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UK government admits 'War on Terror' is a deceptive and dangerous propaganda lie

Benn rejects 'War on Terror' phrase

Development Secretary Hilary Benn will risk the wrath of Tony Blair's closest international ally by warning that US rhetoric has given terrorists a "shared identity".

Mr Benn is to say openly that President George Bush's phrase "War on Terror" strengthens small disaffected groups with widely differing aims by making them feel part of something "bigger".

He will confirm that British ministers and civil servants have decided to stop using the term.

Speaking in New York, Mr Benn will also urge leaders such as President Bush to find common ground with potential enemies rather than relying on "hard" military power.

The intervention is unlikely to go down well in the White House, which coined the phrase shortly after the September 11 attacks. It previously stood by the term in December, when it was reported that the Foreign Office wanted it dropped.

However, the comments could boost Mr Benn's standing among Labour backbenchers as they prepare to vote on who should be the party's next deputy leader. President Bush has become a totemic hate figure for many on the left, and the Prime Minister has been heavily criticised for their close alliance.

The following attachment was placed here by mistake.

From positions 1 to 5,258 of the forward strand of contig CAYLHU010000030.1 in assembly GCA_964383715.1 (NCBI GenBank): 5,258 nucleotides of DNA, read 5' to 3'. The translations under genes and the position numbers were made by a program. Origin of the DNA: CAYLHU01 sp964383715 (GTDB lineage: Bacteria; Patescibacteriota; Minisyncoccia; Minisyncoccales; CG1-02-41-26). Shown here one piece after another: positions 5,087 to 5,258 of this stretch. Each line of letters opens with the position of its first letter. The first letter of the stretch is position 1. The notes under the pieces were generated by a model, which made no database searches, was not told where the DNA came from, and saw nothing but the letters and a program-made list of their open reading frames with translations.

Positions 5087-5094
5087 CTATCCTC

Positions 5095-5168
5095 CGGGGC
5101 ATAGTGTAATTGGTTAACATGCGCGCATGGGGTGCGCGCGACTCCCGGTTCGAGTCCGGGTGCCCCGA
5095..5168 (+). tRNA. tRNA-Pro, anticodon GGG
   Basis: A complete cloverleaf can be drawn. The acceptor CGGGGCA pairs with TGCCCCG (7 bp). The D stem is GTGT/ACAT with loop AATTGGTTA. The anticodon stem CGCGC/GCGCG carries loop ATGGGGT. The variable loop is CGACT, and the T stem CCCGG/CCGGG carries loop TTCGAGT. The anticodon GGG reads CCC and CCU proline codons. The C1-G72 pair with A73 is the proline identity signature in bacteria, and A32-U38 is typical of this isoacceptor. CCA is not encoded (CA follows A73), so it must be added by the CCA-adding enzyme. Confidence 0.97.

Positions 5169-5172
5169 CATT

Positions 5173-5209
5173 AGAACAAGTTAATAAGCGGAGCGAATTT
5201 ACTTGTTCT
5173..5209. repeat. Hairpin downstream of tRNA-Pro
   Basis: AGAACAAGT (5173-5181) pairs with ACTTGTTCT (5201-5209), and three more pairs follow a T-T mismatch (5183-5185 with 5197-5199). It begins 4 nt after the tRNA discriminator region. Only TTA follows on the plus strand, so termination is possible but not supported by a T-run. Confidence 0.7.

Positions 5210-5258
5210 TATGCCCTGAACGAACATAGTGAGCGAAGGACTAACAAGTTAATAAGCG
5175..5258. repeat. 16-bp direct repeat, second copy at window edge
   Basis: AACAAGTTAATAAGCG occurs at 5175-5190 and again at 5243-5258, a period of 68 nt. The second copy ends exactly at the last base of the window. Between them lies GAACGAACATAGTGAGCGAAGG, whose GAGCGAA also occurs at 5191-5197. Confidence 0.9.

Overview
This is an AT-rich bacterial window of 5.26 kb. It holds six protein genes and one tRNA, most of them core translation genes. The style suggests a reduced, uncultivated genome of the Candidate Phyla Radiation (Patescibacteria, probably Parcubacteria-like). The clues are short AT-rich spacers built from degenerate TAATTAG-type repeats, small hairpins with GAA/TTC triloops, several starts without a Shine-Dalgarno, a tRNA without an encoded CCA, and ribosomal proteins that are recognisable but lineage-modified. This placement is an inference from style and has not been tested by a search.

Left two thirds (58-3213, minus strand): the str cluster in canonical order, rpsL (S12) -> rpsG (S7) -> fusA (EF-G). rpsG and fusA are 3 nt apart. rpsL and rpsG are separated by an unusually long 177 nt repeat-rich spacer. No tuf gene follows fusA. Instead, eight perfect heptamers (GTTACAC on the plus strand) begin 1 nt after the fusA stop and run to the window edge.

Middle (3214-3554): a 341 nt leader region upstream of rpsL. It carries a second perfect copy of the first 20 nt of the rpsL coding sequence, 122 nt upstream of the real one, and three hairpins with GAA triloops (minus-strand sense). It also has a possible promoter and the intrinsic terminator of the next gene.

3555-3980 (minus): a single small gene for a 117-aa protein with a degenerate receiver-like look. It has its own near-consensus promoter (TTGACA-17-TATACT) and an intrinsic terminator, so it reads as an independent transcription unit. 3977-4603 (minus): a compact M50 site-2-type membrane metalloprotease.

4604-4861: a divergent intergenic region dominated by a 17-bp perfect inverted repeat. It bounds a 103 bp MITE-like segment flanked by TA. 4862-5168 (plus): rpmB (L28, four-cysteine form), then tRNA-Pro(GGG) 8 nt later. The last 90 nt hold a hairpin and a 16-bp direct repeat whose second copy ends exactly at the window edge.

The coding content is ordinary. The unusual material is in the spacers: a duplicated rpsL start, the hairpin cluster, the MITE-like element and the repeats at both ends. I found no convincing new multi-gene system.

"In the UK, we do not use the phrase 'War on Terror' because we can't win by military means alone, and because this isn't us against one organised enemy with a clear identity and a coherent set of objectives," Mr Benn will tell a meeting organised by the Centre for International Co-operation.

"It is the vast majority of the people in the world - of all nationalities and faiths - against a small number of loose, shifting and disparate groups who have relatively little in common apart from their identification with others who share their distorted view of the world and their idea of being part of something bigger. And by letting them feel part of something bigger, we give them strength," he will add.

Mr Benn will say that "hard power" alone cannot win the battle against terrorism in an "interconnected world", and a multilateral approach is needed.

"It can certainly win the battle - but without soft power, we cannot win the war that will deliver better governance, sustainable peace and lasting prosperity. The fight for the kind of world that most people want can, in the end, only be won in a different battle - a battle of values and ideas."


The Guardian, "Benn rejects 'War on Terror' phrase", 16 April 2007.

"The Insider" mailing list article, 16 April 2007.

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Tags: Hilary Benn, rejects, War on Terror, rejected, Development Secretary, British, government, MP, cabinet, minister, New York, speech, slogan, phrase, , conspiracy theories.

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